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Americans eating too much salt

Hold the salt.

Americans are eating far more salt than is healthy, and those for whom it's especially dangerous  (including the elderly, African-Americans and people with high blood pressure) are consuming twice as much as they should, federal health officials warned yesterday. Too much salt raises the risk of hypertension, which is linked to heart disease and stroke.
 
“It’s important for people to eat less salt. People who adopt a heart healthy eating pattern that includes a diet low in sodium and rich in potassium and calcium can improve their blood pressure,” Darwin Labarthe, director of the U.S. Centers for Disease Control and Prevention's (CDC) Division for Heart Disease and Stroke Prevention, said in a statement released after the agency reported on the trend in this week's Morbidity and Mortality Weekly Report (MMWR). “Reducing sodium intake can prevent or delay increases in blood pressure for everyone.’’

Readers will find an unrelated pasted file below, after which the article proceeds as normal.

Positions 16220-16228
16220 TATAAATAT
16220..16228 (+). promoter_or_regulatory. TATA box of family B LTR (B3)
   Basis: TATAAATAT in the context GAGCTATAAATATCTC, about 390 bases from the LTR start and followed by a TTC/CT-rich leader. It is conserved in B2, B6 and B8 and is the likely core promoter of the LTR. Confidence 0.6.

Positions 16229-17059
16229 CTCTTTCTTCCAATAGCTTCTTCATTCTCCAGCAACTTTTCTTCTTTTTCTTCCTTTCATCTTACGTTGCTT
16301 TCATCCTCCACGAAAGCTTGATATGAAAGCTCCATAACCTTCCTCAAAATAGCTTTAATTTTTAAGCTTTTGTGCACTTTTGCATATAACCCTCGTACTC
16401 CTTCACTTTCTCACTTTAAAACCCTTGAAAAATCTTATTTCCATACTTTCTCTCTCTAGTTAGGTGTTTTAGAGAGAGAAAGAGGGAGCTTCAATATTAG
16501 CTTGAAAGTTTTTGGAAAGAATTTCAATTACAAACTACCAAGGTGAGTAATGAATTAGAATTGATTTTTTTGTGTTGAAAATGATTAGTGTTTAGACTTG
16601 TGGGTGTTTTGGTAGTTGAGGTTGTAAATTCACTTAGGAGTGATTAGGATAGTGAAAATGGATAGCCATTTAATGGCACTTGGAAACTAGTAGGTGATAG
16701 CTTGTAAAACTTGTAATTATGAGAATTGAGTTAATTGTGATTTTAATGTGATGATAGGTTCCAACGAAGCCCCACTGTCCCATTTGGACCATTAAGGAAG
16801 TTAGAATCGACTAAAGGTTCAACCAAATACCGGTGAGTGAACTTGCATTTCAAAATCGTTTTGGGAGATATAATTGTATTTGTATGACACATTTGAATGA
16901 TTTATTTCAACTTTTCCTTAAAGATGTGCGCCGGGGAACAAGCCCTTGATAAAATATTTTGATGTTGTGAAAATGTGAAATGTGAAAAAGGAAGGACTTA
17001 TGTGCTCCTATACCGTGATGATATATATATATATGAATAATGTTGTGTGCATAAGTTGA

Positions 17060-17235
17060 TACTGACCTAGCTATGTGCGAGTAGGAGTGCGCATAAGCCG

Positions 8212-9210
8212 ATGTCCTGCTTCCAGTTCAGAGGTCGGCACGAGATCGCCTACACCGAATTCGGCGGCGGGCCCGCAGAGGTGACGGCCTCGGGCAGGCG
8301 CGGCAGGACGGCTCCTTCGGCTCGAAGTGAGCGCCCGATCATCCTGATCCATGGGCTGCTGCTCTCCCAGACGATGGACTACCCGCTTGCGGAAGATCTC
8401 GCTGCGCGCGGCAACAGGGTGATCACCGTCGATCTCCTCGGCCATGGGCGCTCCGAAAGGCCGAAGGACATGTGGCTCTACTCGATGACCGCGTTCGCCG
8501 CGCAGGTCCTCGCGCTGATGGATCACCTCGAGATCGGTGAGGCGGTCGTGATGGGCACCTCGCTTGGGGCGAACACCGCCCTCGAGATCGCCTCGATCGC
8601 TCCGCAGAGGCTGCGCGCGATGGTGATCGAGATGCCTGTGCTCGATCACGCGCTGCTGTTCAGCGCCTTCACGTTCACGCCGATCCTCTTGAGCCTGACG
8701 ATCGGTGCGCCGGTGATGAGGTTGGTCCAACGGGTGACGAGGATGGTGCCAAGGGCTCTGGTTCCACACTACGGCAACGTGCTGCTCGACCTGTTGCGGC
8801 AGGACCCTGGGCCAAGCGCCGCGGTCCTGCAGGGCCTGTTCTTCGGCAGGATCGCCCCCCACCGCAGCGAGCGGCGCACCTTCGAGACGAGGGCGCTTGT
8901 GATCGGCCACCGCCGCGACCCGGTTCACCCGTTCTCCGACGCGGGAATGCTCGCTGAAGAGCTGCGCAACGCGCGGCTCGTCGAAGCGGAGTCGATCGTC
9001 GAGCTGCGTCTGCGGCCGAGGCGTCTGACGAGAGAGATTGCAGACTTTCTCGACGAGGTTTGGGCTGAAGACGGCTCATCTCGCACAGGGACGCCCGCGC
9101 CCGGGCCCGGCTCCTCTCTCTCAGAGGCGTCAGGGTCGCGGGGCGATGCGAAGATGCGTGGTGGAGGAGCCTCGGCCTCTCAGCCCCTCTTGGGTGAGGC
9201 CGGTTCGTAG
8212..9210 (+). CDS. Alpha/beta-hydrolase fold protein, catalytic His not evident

The U.S. Department of Health and Human Services (HHS) and Department of Agriculture (USDA) recommend that adults consume no more than 2,300 milligrams or one teaspoon of salt a day; those at risk of sodium-related conditions—an estimated two-thirds of U.S. adults—are advised to eat no more than 1,500 mgs daily. But average daily salt intake in the U.S. in 2006 (the latest stats available) was a whopping 3,456 mgs a day, according to the MMWR report. New federal dietary guidelines are expected next year.

Image of salt shaker © iStockphoto/Camilla Wisbauer

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